In order to figure out conclusively the direction in which the automatic transmission fluid flows between the automatic transmission and the radiator, itís necessary to disconnect both fluid hoses from the metal fluid pipes to the transmission.  One of these pipes carries fluid out of the transmission and one of them carries fluid into it.  Which is which is what you need to determine.  You can place a drain pan underneath the transmission beforehand to capture any fluid that spills out when you disconnect the hoses.  You can use foam earplugs to plug the ends of the fluid hoses to prevent any further fluid from leaking out.

With the drain pan still underneath the transmission to capture spilled fluid, have an assistant turn the engine on and watch the metal fluid pipes to the transmission to see which one has the fluid pumping out of it.  Even though the transmission is in ĎParkí, it will still pump fluid out when the engine is turned on.  (This is the fluid thatís normally pumped through the radiator to cool it.)  Once you know which pipe it is, have the assistant turn the engine off so that no more fluid is lost.  Record on paper which pipe youíve observed the fluid emerging from.  Itís a good idea to also make a permanent record of this somewhere so that you donít have to go through this procedure again down the track.  The other pipe from which no fluid emerged is therefore the pipe that returns fluid from the radiator to the transmission.

The filter must be fitted into the hose that connects to this return pipe so that the direction of flow which is marked on the filter matches the direction of flow of the transmission fluid towards this return pipe.

Lengthen and divert the hose to provide further cooling of the transmission fluid and to make the transmission filter accessible...

Itís advisable to lengthen and divert the hose that returns fluid from the radiator to the transmission so that the filter is mounted securely in the space in front of the radiator and behind the front grille to catch the flow of air through the front grille.  This results in further cooling of the transmission fluid before it returns to the transmission.  Importantly, it also ensures that the filter is easily accessible when it comes time to replace it.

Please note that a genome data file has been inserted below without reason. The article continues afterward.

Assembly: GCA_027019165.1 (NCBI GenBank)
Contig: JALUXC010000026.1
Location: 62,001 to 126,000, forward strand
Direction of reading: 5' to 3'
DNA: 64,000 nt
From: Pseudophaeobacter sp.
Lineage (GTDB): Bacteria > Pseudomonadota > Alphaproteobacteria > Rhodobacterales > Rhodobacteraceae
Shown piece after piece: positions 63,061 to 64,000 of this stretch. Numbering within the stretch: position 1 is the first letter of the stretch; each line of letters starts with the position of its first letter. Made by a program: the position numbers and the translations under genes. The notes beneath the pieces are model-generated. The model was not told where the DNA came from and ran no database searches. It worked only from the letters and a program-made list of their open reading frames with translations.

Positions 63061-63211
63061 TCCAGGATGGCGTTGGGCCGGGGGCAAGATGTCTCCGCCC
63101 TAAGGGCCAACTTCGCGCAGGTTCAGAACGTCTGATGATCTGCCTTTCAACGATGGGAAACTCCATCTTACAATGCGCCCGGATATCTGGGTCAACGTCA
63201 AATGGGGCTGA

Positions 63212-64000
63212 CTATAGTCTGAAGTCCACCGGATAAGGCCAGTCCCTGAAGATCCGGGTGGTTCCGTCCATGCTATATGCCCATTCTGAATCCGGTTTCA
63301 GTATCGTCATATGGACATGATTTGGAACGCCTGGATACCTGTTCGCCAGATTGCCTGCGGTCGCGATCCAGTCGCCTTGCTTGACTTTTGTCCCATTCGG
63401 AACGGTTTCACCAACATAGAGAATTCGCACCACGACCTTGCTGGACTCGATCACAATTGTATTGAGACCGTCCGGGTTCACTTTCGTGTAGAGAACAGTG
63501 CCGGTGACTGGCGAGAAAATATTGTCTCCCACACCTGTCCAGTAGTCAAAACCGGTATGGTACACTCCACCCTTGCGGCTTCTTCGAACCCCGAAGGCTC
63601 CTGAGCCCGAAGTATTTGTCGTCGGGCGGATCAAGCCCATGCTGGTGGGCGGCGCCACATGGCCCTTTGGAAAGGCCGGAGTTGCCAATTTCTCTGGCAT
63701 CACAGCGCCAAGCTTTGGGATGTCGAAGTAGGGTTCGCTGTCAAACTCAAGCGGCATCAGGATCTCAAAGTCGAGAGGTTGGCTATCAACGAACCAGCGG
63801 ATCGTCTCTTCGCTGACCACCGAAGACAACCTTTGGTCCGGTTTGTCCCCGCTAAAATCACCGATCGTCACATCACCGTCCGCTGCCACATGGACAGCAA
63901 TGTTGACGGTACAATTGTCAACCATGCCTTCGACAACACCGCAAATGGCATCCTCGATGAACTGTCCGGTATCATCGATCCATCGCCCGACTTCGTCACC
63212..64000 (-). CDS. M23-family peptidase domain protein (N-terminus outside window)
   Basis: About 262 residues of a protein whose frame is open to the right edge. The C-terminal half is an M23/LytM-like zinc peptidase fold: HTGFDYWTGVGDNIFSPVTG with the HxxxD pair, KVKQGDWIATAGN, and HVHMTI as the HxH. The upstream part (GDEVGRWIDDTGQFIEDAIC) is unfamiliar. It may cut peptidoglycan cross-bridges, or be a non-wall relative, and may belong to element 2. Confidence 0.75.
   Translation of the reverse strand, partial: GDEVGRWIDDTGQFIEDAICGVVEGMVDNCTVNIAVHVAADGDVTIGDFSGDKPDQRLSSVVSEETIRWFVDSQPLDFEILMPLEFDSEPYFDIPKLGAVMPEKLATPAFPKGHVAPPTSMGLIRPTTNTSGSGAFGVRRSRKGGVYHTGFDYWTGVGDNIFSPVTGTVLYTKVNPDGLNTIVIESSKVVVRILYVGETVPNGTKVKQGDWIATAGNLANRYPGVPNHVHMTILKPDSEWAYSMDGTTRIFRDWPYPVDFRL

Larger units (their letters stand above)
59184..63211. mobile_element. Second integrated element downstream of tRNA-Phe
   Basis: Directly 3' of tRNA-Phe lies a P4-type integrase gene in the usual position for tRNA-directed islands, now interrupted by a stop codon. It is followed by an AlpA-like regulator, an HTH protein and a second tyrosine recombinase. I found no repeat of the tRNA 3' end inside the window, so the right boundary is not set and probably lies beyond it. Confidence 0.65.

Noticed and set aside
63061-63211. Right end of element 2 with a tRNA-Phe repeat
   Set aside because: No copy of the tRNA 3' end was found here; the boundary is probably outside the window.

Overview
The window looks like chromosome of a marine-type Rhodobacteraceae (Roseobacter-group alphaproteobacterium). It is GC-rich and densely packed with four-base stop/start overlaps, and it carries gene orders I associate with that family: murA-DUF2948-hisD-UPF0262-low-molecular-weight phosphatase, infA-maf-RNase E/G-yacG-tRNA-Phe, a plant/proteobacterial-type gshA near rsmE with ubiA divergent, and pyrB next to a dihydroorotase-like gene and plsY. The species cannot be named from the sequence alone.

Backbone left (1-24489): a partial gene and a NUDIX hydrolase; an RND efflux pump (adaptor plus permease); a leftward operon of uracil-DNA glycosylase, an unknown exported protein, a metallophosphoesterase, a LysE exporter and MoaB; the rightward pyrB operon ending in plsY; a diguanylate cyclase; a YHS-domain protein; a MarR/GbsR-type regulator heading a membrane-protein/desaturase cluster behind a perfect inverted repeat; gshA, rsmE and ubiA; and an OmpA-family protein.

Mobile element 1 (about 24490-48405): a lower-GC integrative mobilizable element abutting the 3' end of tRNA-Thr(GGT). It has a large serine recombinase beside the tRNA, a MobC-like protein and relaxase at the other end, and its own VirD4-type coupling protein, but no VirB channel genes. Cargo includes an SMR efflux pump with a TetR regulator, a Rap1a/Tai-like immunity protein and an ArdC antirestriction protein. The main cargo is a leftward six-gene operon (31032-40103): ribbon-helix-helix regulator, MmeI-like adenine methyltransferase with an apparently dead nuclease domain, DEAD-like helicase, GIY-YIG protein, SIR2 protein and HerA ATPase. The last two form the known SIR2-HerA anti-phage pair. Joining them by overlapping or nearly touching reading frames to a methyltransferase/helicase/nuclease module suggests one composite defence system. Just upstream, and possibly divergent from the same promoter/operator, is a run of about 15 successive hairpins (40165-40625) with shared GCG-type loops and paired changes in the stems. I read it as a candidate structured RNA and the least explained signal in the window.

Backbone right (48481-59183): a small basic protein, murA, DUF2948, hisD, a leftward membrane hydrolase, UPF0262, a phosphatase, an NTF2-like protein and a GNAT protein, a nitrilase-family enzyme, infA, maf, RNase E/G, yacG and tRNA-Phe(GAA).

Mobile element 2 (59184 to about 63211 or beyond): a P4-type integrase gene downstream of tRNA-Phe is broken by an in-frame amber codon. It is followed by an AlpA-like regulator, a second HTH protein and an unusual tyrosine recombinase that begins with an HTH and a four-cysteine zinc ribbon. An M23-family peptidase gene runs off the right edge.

Use a galvanised, right-angle bracket to mount the filter on to the vehicle...

The filter can be secured to a 2.5 cm wide (1 inch wide) galvanised, right-angle bracket very simply using two largish stainless steel hose clamps around the filter.  The bracket itself can be bolted onto any available vertical body panel between the radiator and the front grille in the middle of the vehicle, by drilling two holes through the bracket and two matching holes through the available vertical body panel.

Secure the fluid hoses to the body panels of the vehicle with cable ties...

Secure the fluid hoses (from the radiator to the filter and from the filter to the transmission) to the body panels of the vehicle with cable ties to stop them from moving around excessively but while also allowing enough free-play since the transmission does exhibit slight movement in the engine bay.  Place larger diameter hose around any sections of these hoses which come into contact with the body panels or any other parts of the vehicle so that they canít possibly wear through over the long term and leak fluid.  It takes very little extra effort to do this.

Re-check the transmission fluid level after fitting the filterÖ

Be sure to re-check the transmission fluid level according to the manufacturerís instructions in the ownerís manual for the vehicle after the filter has been fitted since some fluid would have been lost during the process of installing the filter.  It may be possible to use the volume of fluid captured in the drain pan as a guide for how much fresh fluid to add to the transmission.  However itís important to still check the fluid level at the dipstick according to the manufacturerís instructions in the ownerís manual.

Home page

Stop World Government

Petition to allow Australian citizens to vote voluntarily on every issue via the internet or phone under direct democracy


Copyright 2016 Andrew Mackinnon.  All rights reserved.